As an industry that needs to improve its sustainability knowing the full costs and impact on all stakeholders of high carbon footprint consumable products is now a necessity. However, life cycle costing and true TCO cost models are somewhat problematic in that it’s not a simple one size fits all solution, but rather an individual model needs to be created for site location and specific applications. The Core cost drivers selected on one site may give a good guideline for other sites with the same equipment, but the Auxiliary drivers will vary based on jurisdiction and site-specific issues.

We work with our customers to develop site-specific cost models in the core expertise areas in which we work with the view of proving that “using less steel less often” and “maximizing the production capacity of installed assets” has significant benefits to all parties.

We are willing to partner with customers to work on the areas within our core business to maximise efficiency and productivity and document the results.

We follow ISO 26000, Core Subject: Consumer Issues:

  • Issue 1: Fair marketing, factual and unbiased information, and fair contractual practices
  • Issue 2: Protecting consumers’ health and safety
  • Issue 3: Sustainable consumption
  • Issue 4: Consumer service, support, and complaint and dispute resolution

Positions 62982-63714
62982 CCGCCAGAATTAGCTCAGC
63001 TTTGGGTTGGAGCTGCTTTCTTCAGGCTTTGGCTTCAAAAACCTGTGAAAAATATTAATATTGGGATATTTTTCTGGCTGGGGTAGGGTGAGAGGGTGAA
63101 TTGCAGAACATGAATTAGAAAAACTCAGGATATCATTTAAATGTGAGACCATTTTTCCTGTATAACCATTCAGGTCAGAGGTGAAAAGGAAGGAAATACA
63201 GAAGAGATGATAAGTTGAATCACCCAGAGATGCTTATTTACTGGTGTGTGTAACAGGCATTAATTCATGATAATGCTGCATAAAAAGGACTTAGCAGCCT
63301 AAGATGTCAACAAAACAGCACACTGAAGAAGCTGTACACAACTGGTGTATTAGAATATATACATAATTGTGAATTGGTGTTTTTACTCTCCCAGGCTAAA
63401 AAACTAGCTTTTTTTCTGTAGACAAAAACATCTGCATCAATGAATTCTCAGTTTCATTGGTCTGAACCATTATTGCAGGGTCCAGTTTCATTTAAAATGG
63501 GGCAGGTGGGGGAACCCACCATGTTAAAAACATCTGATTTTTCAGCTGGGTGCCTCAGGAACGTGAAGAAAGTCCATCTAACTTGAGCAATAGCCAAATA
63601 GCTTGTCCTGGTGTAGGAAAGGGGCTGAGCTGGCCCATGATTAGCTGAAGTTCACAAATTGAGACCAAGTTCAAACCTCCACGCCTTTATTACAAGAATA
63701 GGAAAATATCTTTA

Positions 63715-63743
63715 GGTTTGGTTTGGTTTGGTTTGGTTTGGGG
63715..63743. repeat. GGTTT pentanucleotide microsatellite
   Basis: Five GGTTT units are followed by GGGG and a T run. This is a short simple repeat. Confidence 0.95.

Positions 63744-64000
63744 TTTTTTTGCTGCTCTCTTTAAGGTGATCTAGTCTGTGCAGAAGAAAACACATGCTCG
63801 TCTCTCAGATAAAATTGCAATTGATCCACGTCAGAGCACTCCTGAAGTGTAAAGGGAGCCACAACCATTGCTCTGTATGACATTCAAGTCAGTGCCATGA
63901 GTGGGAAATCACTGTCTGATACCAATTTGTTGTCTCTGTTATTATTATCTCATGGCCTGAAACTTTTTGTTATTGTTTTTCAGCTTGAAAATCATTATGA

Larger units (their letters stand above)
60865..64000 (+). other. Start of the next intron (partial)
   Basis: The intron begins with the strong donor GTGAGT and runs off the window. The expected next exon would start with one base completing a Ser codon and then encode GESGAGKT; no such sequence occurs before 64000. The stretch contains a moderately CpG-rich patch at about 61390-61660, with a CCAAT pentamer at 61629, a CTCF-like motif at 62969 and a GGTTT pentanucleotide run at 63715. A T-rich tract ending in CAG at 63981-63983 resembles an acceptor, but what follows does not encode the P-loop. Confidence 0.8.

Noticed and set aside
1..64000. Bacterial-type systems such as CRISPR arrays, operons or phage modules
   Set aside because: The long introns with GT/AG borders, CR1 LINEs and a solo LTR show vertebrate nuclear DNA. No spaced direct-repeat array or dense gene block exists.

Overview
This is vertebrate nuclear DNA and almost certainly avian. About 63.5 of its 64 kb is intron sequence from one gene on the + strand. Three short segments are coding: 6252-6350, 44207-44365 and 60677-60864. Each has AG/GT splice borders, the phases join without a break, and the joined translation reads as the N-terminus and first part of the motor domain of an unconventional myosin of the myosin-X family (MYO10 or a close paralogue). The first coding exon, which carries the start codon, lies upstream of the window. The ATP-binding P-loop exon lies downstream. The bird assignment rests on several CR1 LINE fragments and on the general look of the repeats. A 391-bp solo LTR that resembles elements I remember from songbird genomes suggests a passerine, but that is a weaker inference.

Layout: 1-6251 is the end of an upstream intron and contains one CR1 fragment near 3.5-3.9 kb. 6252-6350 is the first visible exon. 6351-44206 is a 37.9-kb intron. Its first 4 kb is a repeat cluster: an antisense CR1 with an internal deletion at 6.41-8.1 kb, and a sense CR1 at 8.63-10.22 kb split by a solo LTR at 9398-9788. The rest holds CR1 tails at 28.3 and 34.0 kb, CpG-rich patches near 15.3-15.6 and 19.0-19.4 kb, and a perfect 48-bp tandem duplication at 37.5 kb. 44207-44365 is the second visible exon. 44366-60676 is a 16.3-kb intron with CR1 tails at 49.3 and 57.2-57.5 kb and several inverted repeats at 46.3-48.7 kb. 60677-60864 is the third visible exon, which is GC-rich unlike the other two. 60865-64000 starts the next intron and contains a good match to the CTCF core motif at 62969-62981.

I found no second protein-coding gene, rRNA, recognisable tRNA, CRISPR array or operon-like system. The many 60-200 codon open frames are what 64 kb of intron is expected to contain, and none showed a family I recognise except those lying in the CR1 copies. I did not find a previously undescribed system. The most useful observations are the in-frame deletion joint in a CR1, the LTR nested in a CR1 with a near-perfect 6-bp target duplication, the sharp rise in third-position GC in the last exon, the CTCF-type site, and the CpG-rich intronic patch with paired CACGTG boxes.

• Issue 5: Consumer data protection and privacy
  • Issue 6: Access to essential services
  • Issue 7: Education and awareness
sustainability

Community View

Most current and new mine sites are found in some or all combinations of; developing countries, remote locations, poor infrastructure, lowly skilled with poor health local indigenous communities nearby or at large, elevated safety, health and environmental concerns, increased levels of corporate and social governance responsibilities and finally the increasing demands of governments for a greater share of outputs of such mine but not necessarily wishing to share the financial risks. All making for a highly complex situation not only for mine owners and operators but for all those who support the ongoing operation of the mine in some way.

The closer the communities to the mine site or suppliers the greater expectations that they have of some form of assistance.

Our policy has developed to work at the community level in the areas where we can add the most value due to need and based our proximity, resources and capabilities.

We run our businesses responsibly for the impact our decisions and activities have on society and the environment, in line with ISO 26000.

Our activity here is to contribute to ISO 26000, Core subject: Community involvement and development.

  • Issue 1: Community involvement
  • Issue 2: Education and culture
  • Issue 5: Wealth and income creation
  • Issue 7: Social investment

In this area our contribution to SDGs 1 and 4:

  • INDICATOR 1.5.2 – Total direct economic loss due to disaster to GDP
  • INDICATOR 4.3.1 – The level of participation of youth and adults in non-formal education and training

Social Investment: we invest our resources in initiatives and programmes aimed at improving social aspects of community life. We prioritise projects that are viable in the long term and contribute to sustainable development.

Caring about our impact on the planet because we need to